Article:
New research suggests that if you program your robot in just the right way, you could create enough sensory dissonance to scare the heck out of your friends and family.
Researchers in Switzerland used a master-slave robotic system to try to create a ghostly experience, in order to study the nature of hallucinations. In the first part of the experiment, blindfolded participants moved their hand in front of their body, while touching the master robot. A slave robot would reproduce the same movement on the participant’s back at the same time. Such an approach did not create a ghostly experience, the researchers said, because the movements were synchronized.
However, when the researchers added a delay — such that the participant felt the movements on their back after they had moved their hand — their brains were unable to make sense of the asynchronicity and the participants experienced a ghostly illusion.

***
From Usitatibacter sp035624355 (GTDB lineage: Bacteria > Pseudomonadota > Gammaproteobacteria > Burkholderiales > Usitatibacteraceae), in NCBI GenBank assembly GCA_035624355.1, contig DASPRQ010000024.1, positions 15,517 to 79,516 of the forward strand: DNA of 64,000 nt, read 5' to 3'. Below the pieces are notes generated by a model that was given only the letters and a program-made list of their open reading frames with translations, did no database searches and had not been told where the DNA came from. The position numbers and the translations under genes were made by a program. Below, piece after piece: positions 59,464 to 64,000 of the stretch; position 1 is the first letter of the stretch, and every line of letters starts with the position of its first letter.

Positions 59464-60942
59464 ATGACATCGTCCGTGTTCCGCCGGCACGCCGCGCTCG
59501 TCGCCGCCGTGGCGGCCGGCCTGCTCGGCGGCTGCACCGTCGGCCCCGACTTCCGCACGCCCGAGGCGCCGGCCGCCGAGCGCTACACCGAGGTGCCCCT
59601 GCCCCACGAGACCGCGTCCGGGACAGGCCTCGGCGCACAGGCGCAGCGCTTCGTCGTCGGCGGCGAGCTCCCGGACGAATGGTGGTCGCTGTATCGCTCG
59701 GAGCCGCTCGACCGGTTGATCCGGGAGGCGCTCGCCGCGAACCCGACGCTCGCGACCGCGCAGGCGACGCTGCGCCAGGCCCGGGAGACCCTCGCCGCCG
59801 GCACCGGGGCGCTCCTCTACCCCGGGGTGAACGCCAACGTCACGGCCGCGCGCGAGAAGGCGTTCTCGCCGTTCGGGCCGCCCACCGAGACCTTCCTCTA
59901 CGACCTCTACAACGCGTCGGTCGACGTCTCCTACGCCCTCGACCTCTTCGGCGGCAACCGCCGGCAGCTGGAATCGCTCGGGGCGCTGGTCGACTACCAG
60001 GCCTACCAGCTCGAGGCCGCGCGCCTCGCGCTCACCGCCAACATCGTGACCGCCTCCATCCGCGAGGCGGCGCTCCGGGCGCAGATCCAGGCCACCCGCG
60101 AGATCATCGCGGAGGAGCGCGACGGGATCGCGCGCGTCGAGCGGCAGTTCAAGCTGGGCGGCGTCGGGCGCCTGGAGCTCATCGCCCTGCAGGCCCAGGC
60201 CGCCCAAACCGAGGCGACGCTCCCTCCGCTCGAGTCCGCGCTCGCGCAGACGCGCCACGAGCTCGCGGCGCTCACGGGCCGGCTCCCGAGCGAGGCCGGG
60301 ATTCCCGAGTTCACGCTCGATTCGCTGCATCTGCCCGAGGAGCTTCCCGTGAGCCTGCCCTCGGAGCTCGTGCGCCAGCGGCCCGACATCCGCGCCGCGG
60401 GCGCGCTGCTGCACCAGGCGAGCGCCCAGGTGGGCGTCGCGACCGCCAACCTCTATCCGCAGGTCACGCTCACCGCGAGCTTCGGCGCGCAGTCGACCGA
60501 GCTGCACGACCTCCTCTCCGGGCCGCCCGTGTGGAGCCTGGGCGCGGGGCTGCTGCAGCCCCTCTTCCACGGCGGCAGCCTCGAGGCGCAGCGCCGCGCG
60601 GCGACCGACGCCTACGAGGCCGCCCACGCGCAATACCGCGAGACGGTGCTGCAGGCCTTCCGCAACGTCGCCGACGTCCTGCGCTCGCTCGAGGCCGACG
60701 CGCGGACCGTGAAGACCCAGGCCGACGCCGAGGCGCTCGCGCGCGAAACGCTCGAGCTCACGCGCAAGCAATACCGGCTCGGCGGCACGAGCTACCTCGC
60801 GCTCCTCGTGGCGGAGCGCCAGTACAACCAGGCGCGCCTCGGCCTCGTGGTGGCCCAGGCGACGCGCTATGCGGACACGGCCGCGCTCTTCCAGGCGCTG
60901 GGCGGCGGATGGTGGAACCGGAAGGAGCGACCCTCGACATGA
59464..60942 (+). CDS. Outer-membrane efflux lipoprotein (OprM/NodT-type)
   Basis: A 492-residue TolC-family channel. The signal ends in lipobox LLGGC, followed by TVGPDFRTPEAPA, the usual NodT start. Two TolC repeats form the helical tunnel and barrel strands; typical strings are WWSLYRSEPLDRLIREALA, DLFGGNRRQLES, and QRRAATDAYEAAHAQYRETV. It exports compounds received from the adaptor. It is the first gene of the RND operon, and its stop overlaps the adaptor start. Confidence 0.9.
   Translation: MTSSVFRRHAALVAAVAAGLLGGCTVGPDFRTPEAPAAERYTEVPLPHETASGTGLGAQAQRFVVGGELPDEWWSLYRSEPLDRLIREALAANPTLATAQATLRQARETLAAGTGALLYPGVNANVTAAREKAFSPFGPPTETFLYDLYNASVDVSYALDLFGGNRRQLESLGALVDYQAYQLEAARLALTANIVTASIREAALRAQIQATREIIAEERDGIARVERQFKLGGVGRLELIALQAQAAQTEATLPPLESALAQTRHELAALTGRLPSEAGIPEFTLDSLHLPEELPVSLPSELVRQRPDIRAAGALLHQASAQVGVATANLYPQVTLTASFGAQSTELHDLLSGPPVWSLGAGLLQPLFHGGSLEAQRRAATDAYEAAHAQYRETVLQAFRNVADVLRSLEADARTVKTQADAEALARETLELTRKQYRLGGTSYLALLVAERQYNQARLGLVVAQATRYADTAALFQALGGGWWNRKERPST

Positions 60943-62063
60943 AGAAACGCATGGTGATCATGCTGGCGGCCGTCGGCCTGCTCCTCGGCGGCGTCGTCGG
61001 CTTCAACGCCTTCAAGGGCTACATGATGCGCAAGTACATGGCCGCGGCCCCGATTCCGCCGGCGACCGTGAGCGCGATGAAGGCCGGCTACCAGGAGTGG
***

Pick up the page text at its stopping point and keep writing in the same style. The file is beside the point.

“For some, the feeling was even so strong that they asked to stop the experiment,” said Giulio Rognini, who led the study at the Swiss Federal Institute of Technology in Lausanne. “Our brain possesses several representations of our body in space. Under normal conditions, it is able to assemble a unified self-perception of the self from these representations. But when the system malfunctions because of disease — or, in this case, a robot — this can sometimes create a second representation of one’s own body, which is no longer perceived as ‘me’ but as someone else, a ‘presence’.”
The researchers hope that their work will aid in understanding the nature of hallucinations often experienced by those with conditions such as schizophrenia. Such patients often hear voices and feel the actions of delusions they experience. This research suggests that such feelings might be caused by a challenged sensory system.